Terence P. Jeffrey
August 12, 2013
When the Patient Protection and Affordable Care Act (AKA Obamacare) is fully enforced on individuals and families next year, a middle-aged, middle-class couple with three children could be hit with a $9,355 hike in their annual health-insurance premiums if their annual household income happens to increase by just $1.
Under ACA, all Americans are required to secure health insurance. Those who do not get it through their employer can buy it through government-run health-insurance exchanges, which the law requires to be set up in every state. People buying their Obamacare-mandated health coverage through these exchanges will be eligible for federal subsidies in the form of a refundable tax credit—as long as their adjusted gross household income is between 100 percent and 400 percent of the Federal Poverty Level (FPL).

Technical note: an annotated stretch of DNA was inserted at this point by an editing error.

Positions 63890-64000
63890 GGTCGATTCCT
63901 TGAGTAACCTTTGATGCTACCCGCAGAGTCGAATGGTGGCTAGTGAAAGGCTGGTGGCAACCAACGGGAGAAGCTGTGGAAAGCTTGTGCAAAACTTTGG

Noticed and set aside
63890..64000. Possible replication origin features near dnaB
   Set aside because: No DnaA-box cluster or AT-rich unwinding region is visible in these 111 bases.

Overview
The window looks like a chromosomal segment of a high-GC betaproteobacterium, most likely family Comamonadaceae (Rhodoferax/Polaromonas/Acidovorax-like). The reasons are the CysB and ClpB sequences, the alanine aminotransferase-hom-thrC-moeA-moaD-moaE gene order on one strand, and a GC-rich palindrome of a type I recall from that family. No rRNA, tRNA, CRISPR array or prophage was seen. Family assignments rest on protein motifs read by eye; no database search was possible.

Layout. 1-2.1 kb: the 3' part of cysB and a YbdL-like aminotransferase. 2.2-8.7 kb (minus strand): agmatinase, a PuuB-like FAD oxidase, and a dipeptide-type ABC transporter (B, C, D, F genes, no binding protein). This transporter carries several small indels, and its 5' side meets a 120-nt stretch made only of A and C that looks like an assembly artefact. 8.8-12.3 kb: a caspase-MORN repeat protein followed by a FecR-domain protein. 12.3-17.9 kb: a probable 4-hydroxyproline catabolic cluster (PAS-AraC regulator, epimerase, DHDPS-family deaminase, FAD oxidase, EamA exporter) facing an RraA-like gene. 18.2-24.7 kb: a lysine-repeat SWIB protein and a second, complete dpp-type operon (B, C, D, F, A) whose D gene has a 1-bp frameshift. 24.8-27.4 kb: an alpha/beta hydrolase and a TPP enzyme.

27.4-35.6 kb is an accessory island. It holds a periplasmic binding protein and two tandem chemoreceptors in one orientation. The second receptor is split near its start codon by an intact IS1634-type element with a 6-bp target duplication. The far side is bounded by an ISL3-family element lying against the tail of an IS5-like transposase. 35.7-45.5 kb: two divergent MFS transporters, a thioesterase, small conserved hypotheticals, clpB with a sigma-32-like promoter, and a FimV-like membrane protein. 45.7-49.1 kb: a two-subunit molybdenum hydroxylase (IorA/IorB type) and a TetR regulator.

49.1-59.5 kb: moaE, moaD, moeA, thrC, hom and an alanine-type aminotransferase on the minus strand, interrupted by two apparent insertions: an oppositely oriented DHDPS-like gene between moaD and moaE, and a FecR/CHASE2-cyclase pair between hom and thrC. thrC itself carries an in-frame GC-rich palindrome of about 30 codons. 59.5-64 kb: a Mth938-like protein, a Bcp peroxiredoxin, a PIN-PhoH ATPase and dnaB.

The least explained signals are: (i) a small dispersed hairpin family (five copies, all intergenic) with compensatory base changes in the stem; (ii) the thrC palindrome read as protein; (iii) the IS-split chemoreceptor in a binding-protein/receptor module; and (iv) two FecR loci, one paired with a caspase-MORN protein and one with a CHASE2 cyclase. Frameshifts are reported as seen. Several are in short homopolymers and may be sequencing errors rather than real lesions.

People whose household income is too small to qualify for the subsidy will be put on Medicaid. People whose household income exceeds 400 percent of the FPL will get no subsidy at all.
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